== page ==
Number of field sales supervisors
# Full time representatives vs. # part time
Average years of service: representatives
Average stores per representative
# stores visited per day
Average time spent per store, per day
Do you have multiple reps visiting each store?
# SKUs handled per sales rep
# priorities per store visit
# sales reps with laptop or tablet
# sales reps with phone with reporting capability
Compensation: percent fixed vs. variable?
Who Is My Team?
Big distributors feature large teams with strong capabilities.
Manufacturers want to know who is their functional contact and how much time do they dedicate to my business?
Sales Manager
Brand Manager
Field Sales
Digital Marketing
Supply Chain
(order placement)
Accounts Payable
Service Manager
Subscribe now at www.exportsolutions.com
USA Food & Sweets
1,189 Distributors
Spanish Food & Sweets
408 Distributors
Italian Food & Sweets
1,397 Distributors
UK Food & Sweets
682 Distributors
Latam Food & Sweets
543 Distributors
German Food & Sweets
648 Distributors
Country Experts
Looking for distributors specialized in brands from your country?
Search Export Solutions database to find overseas distributors handling
food, beverage, and sweets brands from your country.
Ten Tips Increased Distributor Focus on Your Brands
1. Quarterly MBO Meeting with Distributor
Senior Management
One of the most effective tools for
increased focus is to create a regular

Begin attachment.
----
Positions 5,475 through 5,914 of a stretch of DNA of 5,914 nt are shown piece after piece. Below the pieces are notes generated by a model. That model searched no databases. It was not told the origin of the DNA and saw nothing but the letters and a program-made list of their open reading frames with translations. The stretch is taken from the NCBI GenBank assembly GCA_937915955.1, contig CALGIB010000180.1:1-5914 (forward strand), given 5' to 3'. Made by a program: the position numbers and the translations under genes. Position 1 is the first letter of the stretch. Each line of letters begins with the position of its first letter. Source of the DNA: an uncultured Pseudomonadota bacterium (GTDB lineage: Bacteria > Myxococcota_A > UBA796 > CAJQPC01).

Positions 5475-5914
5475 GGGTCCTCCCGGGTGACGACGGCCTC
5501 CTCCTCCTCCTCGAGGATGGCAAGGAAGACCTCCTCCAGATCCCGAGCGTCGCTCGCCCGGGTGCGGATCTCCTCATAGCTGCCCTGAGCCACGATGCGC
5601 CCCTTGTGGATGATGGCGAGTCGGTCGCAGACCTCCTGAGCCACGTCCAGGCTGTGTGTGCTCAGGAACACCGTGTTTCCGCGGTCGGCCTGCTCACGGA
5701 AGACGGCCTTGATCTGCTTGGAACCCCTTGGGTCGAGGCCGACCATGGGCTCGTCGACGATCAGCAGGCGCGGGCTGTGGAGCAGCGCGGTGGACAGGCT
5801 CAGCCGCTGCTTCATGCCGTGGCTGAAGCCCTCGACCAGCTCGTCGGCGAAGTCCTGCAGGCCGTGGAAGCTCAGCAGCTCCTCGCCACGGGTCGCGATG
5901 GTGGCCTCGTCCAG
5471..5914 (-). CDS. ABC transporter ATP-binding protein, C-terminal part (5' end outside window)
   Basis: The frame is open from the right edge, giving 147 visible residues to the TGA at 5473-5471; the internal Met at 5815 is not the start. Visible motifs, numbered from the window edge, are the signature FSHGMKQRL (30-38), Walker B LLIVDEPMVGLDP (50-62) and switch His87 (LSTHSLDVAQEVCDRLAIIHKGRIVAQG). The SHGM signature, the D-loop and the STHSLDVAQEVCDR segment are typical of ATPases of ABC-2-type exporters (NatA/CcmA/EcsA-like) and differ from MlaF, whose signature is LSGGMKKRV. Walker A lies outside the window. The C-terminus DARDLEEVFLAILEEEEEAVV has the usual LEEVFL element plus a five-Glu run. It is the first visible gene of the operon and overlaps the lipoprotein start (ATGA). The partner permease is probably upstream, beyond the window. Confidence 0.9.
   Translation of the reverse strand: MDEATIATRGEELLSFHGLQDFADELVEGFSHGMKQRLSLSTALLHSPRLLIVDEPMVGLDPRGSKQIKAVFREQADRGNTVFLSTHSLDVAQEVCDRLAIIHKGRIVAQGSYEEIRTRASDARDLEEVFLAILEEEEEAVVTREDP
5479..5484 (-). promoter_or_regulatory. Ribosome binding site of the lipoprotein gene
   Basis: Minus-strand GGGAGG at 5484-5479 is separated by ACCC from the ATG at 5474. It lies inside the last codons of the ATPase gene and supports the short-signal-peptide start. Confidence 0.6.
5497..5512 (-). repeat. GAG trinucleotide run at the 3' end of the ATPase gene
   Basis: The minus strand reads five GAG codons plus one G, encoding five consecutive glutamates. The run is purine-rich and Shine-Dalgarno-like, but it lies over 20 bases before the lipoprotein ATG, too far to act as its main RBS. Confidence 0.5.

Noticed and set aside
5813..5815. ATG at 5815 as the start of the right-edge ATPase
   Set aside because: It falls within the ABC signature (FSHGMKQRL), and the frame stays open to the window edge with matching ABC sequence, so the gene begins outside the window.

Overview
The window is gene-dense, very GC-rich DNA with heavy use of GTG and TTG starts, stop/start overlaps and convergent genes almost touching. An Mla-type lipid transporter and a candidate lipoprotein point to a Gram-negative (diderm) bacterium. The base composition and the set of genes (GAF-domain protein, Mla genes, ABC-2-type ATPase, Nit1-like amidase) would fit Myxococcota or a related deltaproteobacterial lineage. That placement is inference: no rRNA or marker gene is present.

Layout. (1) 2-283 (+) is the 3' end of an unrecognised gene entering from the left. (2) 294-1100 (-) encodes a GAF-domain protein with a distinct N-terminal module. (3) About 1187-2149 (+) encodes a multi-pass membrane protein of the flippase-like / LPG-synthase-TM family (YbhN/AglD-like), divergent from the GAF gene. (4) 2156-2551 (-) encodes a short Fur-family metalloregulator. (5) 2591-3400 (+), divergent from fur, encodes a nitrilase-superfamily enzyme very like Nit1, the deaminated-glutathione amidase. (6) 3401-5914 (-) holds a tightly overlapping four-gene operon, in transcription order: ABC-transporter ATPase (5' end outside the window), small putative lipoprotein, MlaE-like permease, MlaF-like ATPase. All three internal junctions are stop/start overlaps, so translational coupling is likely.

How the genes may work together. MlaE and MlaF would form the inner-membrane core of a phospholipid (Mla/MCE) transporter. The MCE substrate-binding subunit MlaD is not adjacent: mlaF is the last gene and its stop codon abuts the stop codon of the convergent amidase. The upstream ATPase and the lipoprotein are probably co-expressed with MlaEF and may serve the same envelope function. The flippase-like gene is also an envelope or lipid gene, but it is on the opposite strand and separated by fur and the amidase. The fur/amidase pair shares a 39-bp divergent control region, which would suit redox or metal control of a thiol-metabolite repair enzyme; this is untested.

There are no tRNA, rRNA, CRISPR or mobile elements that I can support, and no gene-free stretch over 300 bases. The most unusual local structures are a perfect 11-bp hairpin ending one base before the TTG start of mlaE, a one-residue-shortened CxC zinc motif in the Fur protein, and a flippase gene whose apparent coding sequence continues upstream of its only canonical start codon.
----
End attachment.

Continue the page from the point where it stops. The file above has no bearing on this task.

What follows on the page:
process for Distributor senior
management engagement in your
business. The Management By Objective
(MBO) system (or similar approaches)
allows you to meet quarterly on a pre-
planned schedule to review past quarter
performance on key initiatives and firm
up plans and commitment for the new
quarter. Discussions should focus on key
business metrics and account specific
results. Meetings can be held via
teleconference if you can not visit
personally 4 times per year.
2. International Distributor
Network Conference
This can include all your global
distributors or those from a specific
continent/region. Program can be 1-2
days in length and can include Corporate
Business Review, New Product Roll-Out,
and requirement that each distributor
give a presentation on a success story
from their home market. Meeting location
can tie in with a major trade fair such
as SIAL or FMI to reduce expenses.
Alternatively, the meeting can also be
in a resort location to serve as an
incentive. Export Solutions is available as
a conference meeting speaker to discuss a
variety of distributor optimization
strategies and retail trends.
3. Sales Contests
Sales contests bring energy, excitement,
and focus to your brands. Sales contests
should be about six weeks in duration
and offer the opportunity for “everyone”
to win. Prizes can range from cash
incentives to trips to merchandise for
the winners. Sync contest objectives and
measures to your key initiatives for your
peak season or a new product launch.
4. Key Account Business Reviews
It is appropriate to conduct key account
business reviews with each of the
distributor’s top 3-5 accounts once per
year. Meetings should include senior level
management of the retailer. This strategy
requires distributor analysis of the
accounts business and opportunities for
mutual growth. This also provides you
with an avenue to develop a personal
relationship with local customers.
5. Retail Audit
Retail execution is critical to the success
of any brand initiative. An important